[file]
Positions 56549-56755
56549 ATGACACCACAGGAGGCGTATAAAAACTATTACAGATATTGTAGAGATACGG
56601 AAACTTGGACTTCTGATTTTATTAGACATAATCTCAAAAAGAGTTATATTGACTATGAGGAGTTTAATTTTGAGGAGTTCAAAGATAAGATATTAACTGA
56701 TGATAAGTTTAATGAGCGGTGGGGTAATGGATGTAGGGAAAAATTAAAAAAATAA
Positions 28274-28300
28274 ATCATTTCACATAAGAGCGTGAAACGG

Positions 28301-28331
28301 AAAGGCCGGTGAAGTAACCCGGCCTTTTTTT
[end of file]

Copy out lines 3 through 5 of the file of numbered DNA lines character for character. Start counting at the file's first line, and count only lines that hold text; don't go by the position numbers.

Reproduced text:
56601 AAACTTGGACTTCTGATTTTATTAGACATAATCTCAAAAAGAGTTATATTGACTATGAGGAGTTTAATTTTGAGGAGTTCAAAGATAAGATATTAACTGA
56701 TGATAAGTTTAATGAGCGGTGGGGTAATGGATGTAGGGAAAAATTAAAAAAATAA
Positions 28274-28300